Year Released: 2011
MPAA Rating: R
Running Time: 103 minutes
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Yes, “Black Swan” and “No Strings Attached” share at least two things. Both were rated “R” by the MPAA’s rating board—for sexual content, drug use, and other social annoyances—and both star Natalie Portman. The former film has already garnered year-end critical acclaim, with Portman having won numerous awards, including a Golden Globe, for her dark portrayal as an over-aspiring ballerina in Darren Aronofsky’s unsettling journey into madness. Yet, as night turns to day, and December somberness turns to January frivolity, Portman’s latest screen adventure is a breezy romance that showcases the 20-something’s growing range as an actress with comic and sex appeal.
The movie should also help rub away some of the tarnish that has caked over Ivan Reitman’s career as a director. Notwithstanding his mainstay producer chores (including 2009′s “Up in the Air”), the last few times he’s picked up the megaphone brought us the lackluster sci-fi and ridiculously silly “My Super Ex-Girlfriend” (2006) and “Evolution” (2001). Reitman’s best era behind the camera were 20+ years ago, with the broad comedies “Meatballs,” “Stripes,” and “Ghostbusters,” which sported his alter-ego Bill Murray. The still enjoyable “Dave” from 1993 featured Kevin Kline as both the President of the United States and a doppelganger who inherits his throne. That film bears a similar realistic, light, and sophisticated tone to his latest effort. It also brings back a very buff Kline, hilariously camping up the screen as a narcissistic yet still adored former television star who has relationship issues, especially with his son’s ex-girlfriends.
The emotional issues that bedevil Alvin Franklin (Kline) are but a subplot to the commitment-free sex-at-any-hour relationship involving his son Adam and Emma Kurtzman (Portman), whose brief, clumsy embrace 15 years earlier at Camp Weehawken showed a younger Adam suffering through his parents’ impeding divorce, and seeking solace in Emma’s private female places. We’re friends, right?
Five years later they meet again by happenstance in Ann Arbor. He’s a typical frat boy. She’s home from Harvard for a ‘thing’ she invites him to the following day. Despite his inappropriate attire when he ends up at a funeral, they have good but unromantic feelings towards each other. Still averse to any commitment, Emma offers him a good bye wish, “If you’re lucky you won’t see me again.”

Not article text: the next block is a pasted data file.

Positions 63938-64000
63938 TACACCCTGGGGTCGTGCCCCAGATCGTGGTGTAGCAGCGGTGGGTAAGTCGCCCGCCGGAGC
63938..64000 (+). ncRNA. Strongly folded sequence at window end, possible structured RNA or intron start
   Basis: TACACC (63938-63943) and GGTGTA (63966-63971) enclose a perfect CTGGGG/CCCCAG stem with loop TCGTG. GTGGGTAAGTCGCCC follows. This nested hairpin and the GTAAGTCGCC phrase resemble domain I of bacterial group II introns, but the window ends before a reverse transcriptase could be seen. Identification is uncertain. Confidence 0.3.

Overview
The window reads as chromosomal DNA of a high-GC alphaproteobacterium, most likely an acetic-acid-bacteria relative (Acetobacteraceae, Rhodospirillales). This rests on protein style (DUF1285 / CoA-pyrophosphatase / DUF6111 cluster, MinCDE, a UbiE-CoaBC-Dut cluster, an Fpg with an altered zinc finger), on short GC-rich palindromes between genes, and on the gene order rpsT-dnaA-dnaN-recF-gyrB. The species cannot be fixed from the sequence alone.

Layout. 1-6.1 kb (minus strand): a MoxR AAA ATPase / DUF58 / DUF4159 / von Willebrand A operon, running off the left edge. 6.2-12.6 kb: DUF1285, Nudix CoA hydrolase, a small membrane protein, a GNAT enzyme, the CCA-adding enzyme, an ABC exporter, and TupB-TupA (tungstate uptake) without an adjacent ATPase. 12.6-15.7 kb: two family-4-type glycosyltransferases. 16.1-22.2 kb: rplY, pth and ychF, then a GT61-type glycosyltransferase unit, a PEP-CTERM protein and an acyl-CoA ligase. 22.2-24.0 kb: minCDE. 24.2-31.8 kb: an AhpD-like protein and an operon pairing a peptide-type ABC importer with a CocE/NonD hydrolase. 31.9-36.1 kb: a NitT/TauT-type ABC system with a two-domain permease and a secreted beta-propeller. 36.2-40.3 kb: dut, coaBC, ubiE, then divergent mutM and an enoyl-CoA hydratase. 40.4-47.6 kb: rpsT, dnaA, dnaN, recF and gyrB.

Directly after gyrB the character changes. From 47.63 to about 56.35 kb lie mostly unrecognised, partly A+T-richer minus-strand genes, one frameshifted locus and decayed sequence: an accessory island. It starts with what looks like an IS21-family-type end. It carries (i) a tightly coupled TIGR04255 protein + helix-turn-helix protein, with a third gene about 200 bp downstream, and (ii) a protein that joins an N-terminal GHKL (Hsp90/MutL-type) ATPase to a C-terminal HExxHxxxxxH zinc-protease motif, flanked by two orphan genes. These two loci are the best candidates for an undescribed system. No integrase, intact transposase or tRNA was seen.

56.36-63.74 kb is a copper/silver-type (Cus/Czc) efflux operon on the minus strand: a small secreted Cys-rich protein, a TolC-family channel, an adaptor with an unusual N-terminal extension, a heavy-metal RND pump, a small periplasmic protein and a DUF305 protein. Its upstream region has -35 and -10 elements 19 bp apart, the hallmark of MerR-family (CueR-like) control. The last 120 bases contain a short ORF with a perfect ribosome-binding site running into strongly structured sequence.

Skip ahead to ’1 Year Ago,’ and coincidence brings them together in L.A., where she’s in residency for her medical degree and he’s a bored assistant, aspiring writer on a high school musical-dancing television series that mimics a cross between that popular Fox series and those “High School Musical” films.
Ten minutes into the film, we hit ‘Today,’ and then the fun really begins. The best parts of screenwriter Elizabeth Meriwether’s debut feature are the witty moments that involve the now intertwined lives of not only carefree romantic Adam and no-romance-for-me-please, sex-charged, workaholic Emma, but how their support friends react when that weird but modern relationship flounders. For Emma, her group includes best friend Patrice (Greta Gerwig), co-worker Shira (Mindy “The Office” Kaling), roommates including gay Guy (Guy Branum), and sister Katie (Olivia Thirby), who hooks up with Adam’s college buddy Eli (Jake Johnson). Adam’s other bud is Chris ‘Ludacris’ Bridges, as can’t-keep-a-secret bar owner Wallace. The beautiful Lake Bell, terrific in the unjustly canceled tv series “Surface,” is Adam’s geeky co-worker, hidden behind glasses and social awkwardness. Cary Elwes was so well concealed behind a face full of hair that you only realized ‘that’s who that was’ when the end credits rolled (stay for them, the film isn’t over yet).
So with the entire cast up to their task, let’s take a look at Kutcher. Biochemical engineer dropout. Calvin Klein model. Movie star. Played the doltish idiot for seven seasons of the great sitcom “That ’70s Show.” Married to Demi Moore. And never quite the classic actor. He actually looks less edgy in “No Strings Attached” than in anything else I’ve bothered to watch of his ‘work.’ Less punk’d (thank goodness), more earthy. I like it. Has Ashton Kutcher grown up? Well, the way he plays his character certainly seems to imply that. He’s got a chemistry with Portman. He has a nice repartee. When would you have expected someone played by Kutcher to be the sympathetic male lead who knows how to sweetly help Emma and her female roommates survive their monthly menstrual cycle. He even gifts Emma a period mix, featuring Frank Sinatra’s ‘I’ve got the World on a String,’ then spoon feeds her soup. “It’s good for your uterus.” Yeah, good writing, good delivery. Hurrah!
We don’t have a great film here, but it is certainly an enjoyable one. Frisky, well timed, and sweet to the edge of socially acceptable cuteness (for all but the religious right, of course). “No Strings Attached” is a wonderful date flick.
Posted on January 23, 2011 in Reviews by Elias Savada
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